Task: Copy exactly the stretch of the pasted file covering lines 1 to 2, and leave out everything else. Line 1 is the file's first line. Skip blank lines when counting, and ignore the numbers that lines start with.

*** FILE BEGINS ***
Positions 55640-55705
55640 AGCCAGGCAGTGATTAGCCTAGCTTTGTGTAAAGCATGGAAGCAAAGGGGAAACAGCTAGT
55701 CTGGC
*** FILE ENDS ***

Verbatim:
Positions 55640-55705
55640 AGCCAGGCAGTGATTAGCCTAGCTTTGTGTAAAGCATGGAAGCAAAGGGGAAACAGCTAGT